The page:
Last post by Chris Morris - February 22, 2024, 12:56:58 PM
I reckon for £350 total outlay this sight is a bargain.
Last post by ntpntpntp - February 22, 2024, 12:53:59 PM
Quote from: Chris Morris on February 22, 2024, 12:38:05 PM... neither of my 800s are the best at really really smooth stops and starts. They are perfectly acceptable but I do have a number of Farish and Dapol that are just a little bit better.
Have you tried them on a Kato SX controller? My 800 came with one, and I have to say it does match Kato mechanisms very well, in fact it gives great results with just about everything old and new that I've tried so far.
I am tempted to investigate converting a couple of SXs to handheld units for exhibition use, taking over from my old KPC controllers which whilst great do cause one or two of the modern far east mechanisms in my collection to jerk a bit.
Last post by Chris Morris - February 22, 2024, 12:38:05 PM
Quote from: njee20 on January 12, 2024, 12:24:31 PMNo, I agree, the prices will of course continue rising, but I'm ok with where the prices are (and where they're heading). If you don't want super detailed stuff there are older models around, with a buoyant second hand market. I don't want Kato's "lower cost, lower detail" approach to be the norm. YMMV. Reminds me, I wonder if I can get a replacement windscreen for my 800 on this production run, as one fell out of mine, not clip together enough!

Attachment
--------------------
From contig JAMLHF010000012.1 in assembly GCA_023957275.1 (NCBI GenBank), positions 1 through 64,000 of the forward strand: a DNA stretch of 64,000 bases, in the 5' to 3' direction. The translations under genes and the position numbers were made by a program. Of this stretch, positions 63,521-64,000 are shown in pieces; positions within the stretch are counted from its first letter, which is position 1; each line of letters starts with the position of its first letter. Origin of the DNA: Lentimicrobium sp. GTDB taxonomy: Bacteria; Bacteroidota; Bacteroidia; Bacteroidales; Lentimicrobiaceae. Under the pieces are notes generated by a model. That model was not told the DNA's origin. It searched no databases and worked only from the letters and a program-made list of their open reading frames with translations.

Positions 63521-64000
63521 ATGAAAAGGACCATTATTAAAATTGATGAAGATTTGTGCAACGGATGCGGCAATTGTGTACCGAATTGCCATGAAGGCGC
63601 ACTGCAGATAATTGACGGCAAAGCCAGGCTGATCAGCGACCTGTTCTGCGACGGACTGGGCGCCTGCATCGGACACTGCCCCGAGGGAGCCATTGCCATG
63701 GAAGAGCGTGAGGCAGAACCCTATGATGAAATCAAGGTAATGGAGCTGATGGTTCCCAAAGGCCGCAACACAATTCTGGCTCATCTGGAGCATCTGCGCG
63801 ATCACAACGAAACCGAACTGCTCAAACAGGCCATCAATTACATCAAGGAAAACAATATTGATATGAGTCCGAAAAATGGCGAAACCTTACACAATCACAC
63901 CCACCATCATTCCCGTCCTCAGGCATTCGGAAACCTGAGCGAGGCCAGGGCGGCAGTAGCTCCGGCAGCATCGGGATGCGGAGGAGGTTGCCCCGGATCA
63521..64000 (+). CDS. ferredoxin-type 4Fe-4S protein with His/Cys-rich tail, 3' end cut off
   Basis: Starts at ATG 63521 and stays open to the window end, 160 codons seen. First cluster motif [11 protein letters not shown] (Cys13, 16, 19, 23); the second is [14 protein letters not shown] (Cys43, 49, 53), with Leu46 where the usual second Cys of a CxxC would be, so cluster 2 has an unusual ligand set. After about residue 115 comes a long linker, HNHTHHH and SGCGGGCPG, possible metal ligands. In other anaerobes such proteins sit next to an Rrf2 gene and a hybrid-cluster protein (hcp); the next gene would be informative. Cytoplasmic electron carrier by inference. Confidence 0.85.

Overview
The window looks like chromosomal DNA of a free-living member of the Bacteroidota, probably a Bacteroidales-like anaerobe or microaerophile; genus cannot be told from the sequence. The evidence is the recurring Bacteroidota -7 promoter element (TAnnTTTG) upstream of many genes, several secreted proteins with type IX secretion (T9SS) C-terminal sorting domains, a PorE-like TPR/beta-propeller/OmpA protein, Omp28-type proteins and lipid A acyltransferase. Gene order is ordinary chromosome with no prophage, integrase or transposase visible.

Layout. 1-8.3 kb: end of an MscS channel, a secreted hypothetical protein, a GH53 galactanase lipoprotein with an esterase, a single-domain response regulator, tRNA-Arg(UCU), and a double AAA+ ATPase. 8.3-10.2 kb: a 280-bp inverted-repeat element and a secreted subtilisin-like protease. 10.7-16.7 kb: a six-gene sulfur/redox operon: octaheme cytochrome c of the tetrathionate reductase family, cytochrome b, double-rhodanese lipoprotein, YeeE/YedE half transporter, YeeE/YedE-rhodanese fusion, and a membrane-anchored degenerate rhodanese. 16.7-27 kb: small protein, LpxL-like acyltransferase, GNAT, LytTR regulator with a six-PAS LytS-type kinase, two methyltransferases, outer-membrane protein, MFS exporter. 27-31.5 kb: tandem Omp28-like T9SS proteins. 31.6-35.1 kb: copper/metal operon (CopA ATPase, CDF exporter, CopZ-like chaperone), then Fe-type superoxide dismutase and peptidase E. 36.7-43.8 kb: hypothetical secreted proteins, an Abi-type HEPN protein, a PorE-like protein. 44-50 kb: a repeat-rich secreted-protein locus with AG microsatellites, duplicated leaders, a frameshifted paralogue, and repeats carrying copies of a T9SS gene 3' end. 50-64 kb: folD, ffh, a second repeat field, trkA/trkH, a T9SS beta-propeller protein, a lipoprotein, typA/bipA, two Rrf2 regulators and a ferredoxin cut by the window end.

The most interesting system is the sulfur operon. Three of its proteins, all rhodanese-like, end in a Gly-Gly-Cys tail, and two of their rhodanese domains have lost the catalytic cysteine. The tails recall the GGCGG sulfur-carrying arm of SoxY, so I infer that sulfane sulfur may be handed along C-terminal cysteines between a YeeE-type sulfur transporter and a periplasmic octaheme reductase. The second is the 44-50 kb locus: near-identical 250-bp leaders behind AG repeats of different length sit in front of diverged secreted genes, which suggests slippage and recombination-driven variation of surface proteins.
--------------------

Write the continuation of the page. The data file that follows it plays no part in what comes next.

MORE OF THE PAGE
I'm very happy with Kato's lower cost, lower detail approach. To my mind the older Farish models are not great and I wouldn't want to own most of them, In fact I haven't bought any, except for a couple of very cheap 158s. On the other hand I rate the Kato 800 as a wonderful model. How do I justify that? Well firstly it just looks right running along; it captures the look of the real thing very well indeed. The detail is good enough for when it is in motion. Yes the connectors between coaches are non existent and the connector boxes are very poor. I painted my connector boxes black which I think makes for a worthwhile improvement. The worst part about the Kato 800 is the bright white roof and corridor ends. I have toned these down with a bit of weathering and I think that is enough to reduce it's toy like look and make it more of a convincing model. I do the same with pretty much every other piece of stock. I like to get the whole look right and to me a slightly weathered roof is more important than the nth degree of detail. The Kato 800 is a good, lively runner and stays on the track extremely well which is another strong point in its favour. On the other hand neither of my 800s are the best at really really smooth stops and starts. They are perfectly acceptable but I do have a number of Farish and Dapol that are just a little bit better. I would prefer lower gearing on the 800 but I can see why giving it a high top speed is a good thing for such a model. I also love the way two can be joined together to make a 5+5 unit.
Last post by njee20 - February 22, 2024, 10:30:27 AM